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Geared to the Road: 1924

Geared to the Road: 1924

San Francisco circa 1924. "Hudson Super Six touring car at Spreckels Mansion." Plucked from the Shorpy Pantheon of Pharaonic Phaetons. Our title comes from the slogan on the car's gigantic Miller Cord tires. 5x7 glass negative by Christopher Helin. View full size.


On Shorpy:
Today’s Top 5

I don't think ...

... the doors were poorly fitted. I think that's the way they were designed to look. Also I don't think that was a single brake light. I think it was just a reflector like they have on bicycles.

[It's a lamp with an electric bulb. - Dave]

Trunk or boot

I see why we still call that space in the back of our cars a trunk. It was a trunk. So why do the British call it a “boot?” Perhaps someone can enlighten me.

[The boot locker was where your coachman or driver kept his boots. - Dave]


I suppose the padlock on the sidemount spare might have been justified, but it is curious that the one on the external trunk is used not to protect the contents but rather to keep the entire trunk secured to the vehicle. I also had not noticed before the vertical bars between the trunk and the rear of the car body, presumably to prevent movement of the trunk from damaging the body panels.

The other thing that is revealed by the shadows is the shockingly poor fit of the doors, which seem to jut out at the bottom from the body structure itself. Odd on what is otherwise an impressive-looking vehicle.

Several degrees from Elvis

The Spreckels mansion was designed by George A. Applegarth for Adolph B. Spreckels, an heir to the Spreckels Sugar Co. fortune. At 2080 Washington Street, it is currently the home of romance novelist Danielle Steel. Judy Spreckels, the ex-wife of Adolph Jr., became a huge fan of Elvis Presley, traveling and hanging with him and his entourage in LA, Vegas and Memphis.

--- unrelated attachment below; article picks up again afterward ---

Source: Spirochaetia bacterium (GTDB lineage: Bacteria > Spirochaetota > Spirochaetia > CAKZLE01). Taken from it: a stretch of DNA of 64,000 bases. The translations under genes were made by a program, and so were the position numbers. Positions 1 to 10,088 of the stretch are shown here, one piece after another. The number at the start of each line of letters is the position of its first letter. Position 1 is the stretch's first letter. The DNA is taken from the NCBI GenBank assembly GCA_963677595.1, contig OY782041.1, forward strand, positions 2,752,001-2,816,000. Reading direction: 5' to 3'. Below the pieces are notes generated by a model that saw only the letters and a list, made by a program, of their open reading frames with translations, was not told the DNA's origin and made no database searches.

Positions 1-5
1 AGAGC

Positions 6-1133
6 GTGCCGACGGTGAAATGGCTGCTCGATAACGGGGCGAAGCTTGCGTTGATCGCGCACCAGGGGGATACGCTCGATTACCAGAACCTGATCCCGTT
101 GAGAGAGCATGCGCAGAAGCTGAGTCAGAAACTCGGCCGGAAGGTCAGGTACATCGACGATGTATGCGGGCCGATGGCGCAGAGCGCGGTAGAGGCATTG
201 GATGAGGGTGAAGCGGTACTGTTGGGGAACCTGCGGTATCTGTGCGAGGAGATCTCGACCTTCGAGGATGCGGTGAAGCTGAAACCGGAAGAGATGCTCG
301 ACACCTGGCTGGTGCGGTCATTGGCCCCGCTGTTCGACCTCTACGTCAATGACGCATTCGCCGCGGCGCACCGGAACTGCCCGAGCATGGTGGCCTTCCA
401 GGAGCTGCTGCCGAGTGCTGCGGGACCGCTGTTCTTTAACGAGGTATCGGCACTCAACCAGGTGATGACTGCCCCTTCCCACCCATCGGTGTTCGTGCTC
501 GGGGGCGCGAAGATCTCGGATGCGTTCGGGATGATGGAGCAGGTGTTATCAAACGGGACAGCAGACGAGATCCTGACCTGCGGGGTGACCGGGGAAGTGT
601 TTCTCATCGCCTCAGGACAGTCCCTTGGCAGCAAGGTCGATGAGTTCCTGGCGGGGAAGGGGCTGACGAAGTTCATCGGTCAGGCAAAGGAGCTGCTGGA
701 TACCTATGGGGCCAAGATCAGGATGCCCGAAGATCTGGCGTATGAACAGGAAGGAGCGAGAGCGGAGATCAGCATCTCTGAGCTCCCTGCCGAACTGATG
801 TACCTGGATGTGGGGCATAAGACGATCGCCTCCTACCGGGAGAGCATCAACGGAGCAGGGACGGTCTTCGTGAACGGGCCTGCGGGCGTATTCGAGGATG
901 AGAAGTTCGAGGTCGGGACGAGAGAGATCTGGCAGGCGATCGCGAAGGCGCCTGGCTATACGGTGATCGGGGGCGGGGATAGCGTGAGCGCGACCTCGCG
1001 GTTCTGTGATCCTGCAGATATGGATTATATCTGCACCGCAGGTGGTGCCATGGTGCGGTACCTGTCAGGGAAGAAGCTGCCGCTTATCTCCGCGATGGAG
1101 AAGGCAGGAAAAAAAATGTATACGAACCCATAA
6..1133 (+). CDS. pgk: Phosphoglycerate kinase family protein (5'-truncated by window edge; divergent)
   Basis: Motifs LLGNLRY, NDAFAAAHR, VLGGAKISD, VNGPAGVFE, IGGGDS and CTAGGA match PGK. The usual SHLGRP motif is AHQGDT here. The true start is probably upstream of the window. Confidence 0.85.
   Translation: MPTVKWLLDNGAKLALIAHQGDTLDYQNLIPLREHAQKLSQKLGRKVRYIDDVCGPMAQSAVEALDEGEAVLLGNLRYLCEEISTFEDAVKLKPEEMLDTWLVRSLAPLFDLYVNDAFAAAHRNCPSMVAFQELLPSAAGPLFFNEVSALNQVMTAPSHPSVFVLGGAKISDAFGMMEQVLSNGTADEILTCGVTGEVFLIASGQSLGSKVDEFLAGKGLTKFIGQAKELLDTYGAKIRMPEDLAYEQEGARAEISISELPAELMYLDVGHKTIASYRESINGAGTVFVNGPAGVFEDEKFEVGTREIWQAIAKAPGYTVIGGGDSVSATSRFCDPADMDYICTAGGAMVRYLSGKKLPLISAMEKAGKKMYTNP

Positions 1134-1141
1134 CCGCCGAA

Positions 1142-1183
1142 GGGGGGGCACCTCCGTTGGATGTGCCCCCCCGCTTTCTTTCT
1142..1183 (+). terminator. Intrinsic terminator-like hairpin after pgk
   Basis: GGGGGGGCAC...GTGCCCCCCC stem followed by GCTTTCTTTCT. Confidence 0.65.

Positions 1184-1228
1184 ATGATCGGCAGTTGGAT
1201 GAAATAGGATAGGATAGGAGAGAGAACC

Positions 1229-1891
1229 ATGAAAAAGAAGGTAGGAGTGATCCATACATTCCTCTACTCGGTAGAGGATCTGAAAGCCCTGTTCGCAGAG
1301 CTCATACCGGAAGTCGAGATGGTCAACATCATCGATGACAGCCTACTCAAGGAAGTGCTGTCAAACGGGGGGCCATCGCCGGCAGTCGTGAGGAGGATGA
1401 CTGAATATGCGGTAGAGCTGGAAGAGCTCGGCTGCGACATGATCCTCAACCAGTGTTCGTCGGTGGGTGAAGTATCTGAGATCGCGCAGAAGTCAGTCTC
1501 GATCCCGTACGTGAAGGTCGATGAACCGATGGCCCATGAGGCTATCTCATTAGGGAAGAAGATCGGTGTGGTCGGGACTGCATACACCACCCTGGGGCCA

Give me a brake

Check out the puny single brake light, placed low where no one will see it.

No Okies Here

Although it was a Hudson Super Six of this vintage that years later purportedly carried the semi-fictional Joads from Oklahoma to California in "The Grapes of Wrath," it is extremely unlikely that theirs featured double-sided whitewalls or full spare wheels (as opposed to merely the demountable rims). Nor was their Hudson likely to have bristled with padlocks like the photo car -- quite an oddity considering that anyone possessing a short length of wire could have made off in minutes with the entire vehicle.

Just for hooligans

The spare tire has a padlock. I didn't know that feature was required then.

We just love rooting through customers' cars looking for the key for the locking lug nuts. In a perfect world, the last people that touched it put it back where it belongs.

Once in a while we will get a car owned by a packrat. Stuff piled to the ceiling, with who knows what living under the pile of magazines and old food. The trunk is usually stuffed too, and the key is buried somewhere in there.

No one really steals alloy wheels anymore so we usually use our special tool to get the locking lug nut off, and install four new lug nuts to match the others.


I'd love to see this colorized. In its present condition, it almost looks like Pershing's spare staff car.

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